The global car is here. And it's not a car.
It's the small crossover, and it's quickly cementing its place as the super vehicle for the global auto market, with a size and shape that checks more boxes in more regions than any other.
These vehicles are small enough for Europeans, tall enough for Americans, rugged enough for the developing world. They work for budget-minded 20-somethings and empty nesters. They come in luxury packages (Mercedes GLA) or dressed down (Chevy Trax). They can be geared for the trail (Jeep Renegade) or the track (Porsche Macan).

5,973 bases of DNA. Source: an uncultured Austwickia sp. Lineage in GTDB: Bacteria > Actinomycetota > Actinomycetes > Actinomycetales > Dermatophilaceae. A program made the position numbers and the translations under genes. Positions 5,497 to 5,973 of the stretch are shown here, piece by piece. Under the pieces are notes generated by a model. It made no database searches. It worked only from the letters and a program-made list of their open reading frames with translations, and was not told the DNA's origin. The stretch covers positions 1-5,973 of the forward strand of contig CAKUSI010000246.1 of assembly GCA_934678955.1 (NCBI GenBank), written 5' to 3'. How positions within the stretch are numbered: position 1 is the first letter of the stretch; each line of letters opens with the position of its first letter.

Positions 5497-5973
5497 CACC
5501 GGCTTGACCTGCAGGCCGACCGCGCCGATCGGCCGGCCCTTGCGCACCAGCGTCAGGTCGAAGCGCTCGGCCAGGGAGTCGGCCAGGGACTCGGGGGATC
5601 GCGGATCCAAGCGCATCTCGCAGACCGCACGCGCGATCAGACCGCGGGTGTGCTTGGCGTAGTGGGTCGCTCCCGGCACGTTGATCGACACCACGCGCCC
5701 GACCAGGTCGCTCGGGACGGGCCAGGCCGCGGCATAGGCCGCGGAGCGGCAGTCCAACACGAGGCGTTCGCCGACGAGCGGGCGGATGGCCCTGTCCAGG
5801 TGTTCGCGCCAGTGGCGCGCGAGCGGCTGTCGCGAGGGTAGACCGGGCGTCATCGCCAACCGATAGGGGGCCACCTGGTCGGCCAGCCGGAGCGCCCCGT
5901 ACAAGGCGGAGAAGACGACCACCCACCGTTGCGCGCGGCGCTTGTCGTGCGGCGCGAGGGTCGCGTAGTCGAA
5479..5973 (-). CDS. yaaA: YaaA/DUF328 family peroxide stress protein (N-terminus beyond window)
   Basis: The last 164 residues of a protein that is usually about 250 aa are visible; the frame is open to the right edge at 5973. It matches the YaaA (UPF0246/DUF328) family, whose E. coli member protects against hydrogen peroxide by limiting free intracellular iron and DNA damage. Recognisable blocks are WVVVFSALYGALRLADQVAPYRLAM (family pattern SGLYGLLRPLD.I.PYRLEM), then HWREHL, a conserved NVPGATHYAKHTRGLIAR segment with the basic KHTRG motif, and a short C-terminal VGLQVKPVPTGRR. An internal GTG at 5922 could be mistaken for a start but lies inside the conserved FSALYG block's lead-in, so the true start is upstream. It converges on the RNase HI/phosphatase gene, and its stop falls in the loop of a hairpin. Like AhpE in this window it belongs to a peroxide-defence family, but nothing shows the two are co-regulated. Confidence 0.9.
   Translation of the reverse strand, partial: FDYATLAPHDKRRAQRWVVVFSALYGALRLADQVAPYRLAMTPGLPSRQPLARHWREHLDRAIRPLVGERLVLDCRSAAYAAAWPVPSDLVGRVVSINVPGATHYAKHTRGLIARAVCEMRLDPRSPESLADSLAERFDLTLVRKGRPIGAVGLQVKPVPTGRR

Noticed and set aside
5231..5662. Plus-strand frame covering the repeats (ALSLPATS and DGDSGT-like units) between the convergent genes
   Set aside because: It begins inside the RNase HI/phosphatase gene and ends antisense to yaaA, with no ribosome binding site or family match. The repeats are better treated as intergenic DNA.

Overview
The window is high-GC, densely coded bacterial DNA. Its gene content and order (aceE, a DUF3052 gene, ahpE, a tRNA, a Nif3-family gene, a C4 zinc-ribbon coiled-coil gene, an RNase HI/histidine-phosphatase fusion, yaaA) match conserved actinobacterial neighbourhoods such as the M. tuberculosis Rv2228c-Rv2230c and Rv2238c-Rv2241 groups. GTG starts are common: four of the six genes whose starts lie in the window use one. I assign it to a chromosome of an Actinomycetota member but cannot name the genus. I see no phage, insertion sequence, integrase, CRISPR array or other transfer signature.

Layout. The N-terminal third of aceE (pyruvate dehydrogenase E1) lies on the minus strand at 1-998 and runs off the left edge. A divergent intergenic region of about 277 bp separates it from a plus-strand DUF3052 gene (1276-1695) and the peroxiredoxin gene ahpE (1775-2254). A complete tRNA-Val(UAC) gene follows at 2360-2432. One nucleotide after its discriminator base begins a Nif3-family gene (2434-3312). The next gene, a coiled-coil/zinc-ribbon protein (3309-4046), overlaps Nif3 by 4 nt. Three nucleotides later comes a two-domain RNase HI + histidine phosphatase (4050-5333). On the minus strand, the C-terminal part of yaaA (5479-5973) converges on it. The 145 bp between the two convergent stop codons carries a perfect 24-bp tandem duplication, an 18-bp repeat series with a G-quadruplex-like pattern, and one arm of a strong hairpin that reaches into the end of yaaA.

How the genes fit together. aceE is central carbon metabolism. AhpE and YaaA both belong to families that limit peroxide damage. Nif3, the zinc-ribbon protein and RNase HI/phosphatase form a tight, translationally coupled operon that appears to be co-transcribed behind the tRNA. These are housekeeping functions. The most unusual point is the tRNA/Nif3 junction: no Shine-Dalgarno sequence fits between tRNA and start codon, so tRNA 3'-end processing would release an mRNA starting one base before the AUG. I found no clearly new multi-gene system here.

And for automakers, the surging popularity of the crossover body style, particularly among Americans, is clearing a path to big profits from sales of small vehicles. Those platforms no longer are reserved for econoboxes sold as a fuel-efficiency play with thin or nonexistent margins. Instead, they're being topped in stylish sheet metal for relatively little extra cost and billed as "SUVs," often padding incremental profit by $3,500.
During the past 15 years, automakers weaned U.S. buyers from bigger, truck-based SUVs with compact crossovers (think the Honda CR-V or Ford Escape). Now, they're chasing that success farther down the scale, convincing Americans that they can get all that functionality -- versatile storage, a commanding view of the road, all-wheel drive -- in an even smaller, more affordable package.